Jacques-Alexis Thuriot, known as Thuriot de la Rosière, and later as chevalier Thuriot de la Rosière, chevalier de l'Empire was an important French statesman of the French Revolution, and a minor figure under the French Empire of Napoleon Bonaparte.
Pierre Louis Bentabole was a revolutionary Frenchman, born in Landau Haut Rhin on 4 June 1756 and died in Paris on 22 April 1798. As lawyer, he presided practiced in the district of Hagenau and Saverne; he was deputy of the Bas-Rhin to the National Convention on 4 September 1792. He voted to execute Louis XVI. On 6 October 1794, he was appointed to the Committee of Public Safety.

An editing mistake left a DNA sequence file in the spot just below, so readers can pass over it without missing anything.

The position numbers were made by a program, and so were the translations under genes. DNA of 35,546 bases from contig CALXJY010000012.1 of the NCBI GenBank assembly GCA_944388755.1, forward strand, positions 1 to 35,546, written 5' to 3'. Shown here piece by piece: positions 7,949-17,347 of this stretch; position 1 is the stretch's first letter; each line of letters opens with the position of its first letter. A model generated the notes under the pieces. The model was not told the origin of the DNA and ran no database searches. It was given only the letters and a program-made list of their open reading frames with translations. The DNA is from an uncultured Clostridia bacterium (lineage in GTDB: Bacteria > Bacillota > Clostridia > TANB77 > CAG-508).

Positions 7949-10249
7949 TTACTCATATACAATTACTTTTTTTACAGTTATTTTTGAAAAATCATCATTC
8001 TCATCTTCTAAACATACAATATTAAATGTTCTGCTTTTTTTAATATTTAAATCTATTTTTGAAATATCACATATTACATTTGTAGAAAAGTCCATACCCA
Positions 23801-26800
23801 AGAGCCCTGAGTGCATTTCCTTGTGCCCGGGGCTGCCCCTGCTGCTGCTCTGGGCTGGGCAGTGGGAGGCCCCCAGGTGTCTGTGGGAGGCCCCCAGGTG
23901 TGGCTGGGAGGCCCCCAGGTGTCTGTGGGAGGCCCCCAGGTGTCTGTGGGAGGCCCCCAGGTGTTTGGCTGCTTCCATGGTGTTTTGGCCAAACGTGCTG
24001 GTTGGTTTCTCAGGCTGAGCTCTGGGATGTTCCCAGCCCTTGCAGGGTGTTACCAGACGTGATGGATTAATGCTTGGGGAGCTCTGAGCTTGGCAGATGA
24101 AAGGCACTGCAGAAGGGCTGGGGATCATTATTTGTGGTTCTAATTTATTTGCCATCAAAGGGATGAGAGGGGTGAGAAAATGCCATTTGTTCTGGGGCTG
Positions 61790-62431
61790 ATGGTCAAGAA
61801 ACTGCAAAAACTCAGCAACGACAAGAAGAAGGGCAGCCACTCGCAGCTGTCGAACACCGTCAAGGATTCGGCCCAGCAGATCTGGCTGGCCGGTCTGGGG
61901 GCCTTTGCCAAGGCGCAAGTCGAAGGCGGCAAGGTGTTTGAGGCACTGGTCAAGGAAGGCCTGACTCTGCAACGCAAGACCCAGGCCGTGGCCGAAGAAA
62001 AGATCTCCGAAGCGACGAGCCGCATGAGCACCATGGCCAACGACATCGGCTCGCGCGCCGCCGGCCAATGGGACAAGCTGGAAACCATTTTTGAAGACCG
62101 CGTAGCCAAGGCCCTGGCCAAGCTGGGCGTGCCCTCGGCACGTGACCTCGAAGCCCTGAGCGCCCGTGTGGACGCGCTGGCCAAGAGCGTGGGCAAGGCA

Jean-Antoine Courbis was a French lawyer and revolutionary.
The fall of Maximilien Robespierre refers to the series of events beginning with Maximilien Robespierre's address to the National Convention on 8 Thermidor Year II, his arrest the next day, and his execution on 10 Thermidor Year II. In the speech of 8 Thermidor, Robespierre spoke of the existence of internal enemies, conspirators, and calumniators, within the Convention and the governing Committees. He refused to name them, which alarmed the deputies who feared Robespierre was preparing another purge of the Convention.
Laurent Lecointre was a French politician, born at Versailles on 1 February 1742, and died at Guignes, Seine-et-Marne on 4 August 1805. He is also known under the name of "Lecointre de Versailles".